An important premise of the ROP is the understanding that most of the time inspection results and performance indicators will show the desired “Green” grades. Lapses from this high level of performance are expected to be more or less random, and promptly addressed by the plant’s corrective action process. Sometimes, due to the timing of particular NRC inspections or publication of inspection reports, the NRC may seem to be releasing an apparent “cluster” of adverse performance results on a particular plant.
Oyster Creek Generating Station

This can give a misleading impression of a sudden decline in plant performance. To address this “lumpiness” of input data, the ROP framework specifies that the NRC’s comprehensive semiannual review of plant performance should encompass at least 12 months of performance data. In addition, the ROP provides for special inspections to dig deeper into the causes and corrections of individual lapses that are graded as more safety-significant than the random “Green” result. Thus, NRC will mount special inspections to follow up on the White and Yellow inspection findings, as well as the White performance indicator recorded in the third quarter of 2014.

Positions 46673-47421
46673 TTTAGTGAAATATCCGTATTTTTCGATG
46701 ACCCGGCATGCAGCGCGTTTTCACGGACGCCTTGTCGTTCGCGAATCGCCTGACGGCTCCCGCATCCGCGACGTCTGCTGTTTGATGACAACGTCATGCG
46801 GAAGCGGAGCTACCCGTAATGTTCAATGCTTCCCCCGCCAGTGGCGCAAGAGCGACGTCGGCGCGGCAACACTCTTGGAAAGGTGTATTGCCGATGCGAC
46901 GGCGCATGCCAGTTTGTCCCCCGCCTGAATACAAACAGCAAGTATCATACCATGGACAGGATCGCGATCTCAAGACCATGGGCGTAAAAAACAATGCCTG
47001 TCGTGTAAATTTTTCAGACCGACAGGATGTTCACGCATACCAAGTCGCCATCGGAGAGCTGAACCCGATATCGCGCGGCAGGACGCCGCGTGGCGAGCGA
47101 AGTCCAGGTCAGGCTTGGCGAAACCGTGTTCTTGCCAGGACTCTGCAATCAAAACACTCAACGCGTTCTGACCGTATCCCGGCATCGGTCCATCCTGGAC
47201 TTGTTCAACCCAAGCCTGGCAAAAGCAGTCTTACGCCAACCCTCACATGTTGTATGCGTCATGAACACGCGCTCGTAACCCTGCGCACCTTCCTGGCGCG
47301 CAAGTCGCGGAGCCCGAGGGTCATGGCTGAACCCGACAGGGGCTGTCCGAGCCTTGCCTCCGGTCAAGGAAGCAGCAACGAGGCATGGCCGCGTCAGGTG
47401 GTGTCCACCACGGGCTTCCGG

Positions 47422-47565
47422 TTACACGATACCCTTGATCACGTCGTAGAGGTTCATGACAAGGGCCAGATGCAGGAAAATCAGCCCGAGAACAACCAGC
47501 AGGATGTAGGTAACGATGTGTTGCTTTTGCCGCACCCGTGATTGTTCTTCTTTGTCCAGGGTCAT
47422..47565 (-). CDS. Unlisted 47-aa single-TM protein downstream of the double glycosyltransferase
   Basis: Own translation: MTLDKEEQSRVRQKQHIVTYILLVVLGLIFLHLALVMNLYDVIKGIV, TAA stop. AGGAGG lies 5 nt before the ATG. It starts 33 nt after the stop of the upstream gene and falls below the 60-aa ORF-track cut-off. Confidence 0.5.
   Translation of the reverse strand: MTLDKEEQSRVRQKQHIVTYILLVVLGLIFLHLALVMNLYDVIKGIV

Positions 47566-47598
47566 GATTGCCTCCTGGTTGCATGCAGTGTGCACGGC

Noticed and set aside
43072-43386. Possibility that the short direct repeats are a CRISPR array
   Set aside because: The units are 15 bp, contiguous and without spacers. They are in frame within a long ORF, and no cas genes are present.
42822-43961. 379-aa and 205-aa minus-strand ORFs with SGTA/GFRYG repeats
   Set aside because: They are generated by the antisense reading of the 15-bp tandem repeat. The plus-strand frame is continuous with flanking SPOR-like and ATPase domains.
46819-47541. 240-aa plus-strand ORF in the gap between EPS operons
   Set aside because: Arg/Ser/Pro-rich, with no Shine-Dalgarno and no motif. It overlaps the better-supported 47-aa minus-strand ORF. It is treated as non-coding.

Oyster Creek was judged to be operating at the highest levels of the ROP for most of the past five years. As Exelon responds to the current set of inspection findings and NRC follow-up, we have every reason to expect that Exelon’s response to the findings will underscore their commitment to improve performance in those areas.

Comments

Popular posts from this blog

How Nanomaterials Can Make Nuclear Reactors Safer and More Efficient

The following is a guest post from Matt Wald, senior communications advisor at NEI. Follow Matt on Twitter at @MattLWald.

From the batteries in our cell phones to the clothes on our backs, "nanomaterials" that are designed molecule by molecule are working their way into our economy and our lives. Now there’s some promising work on new materials for nuclear reactors.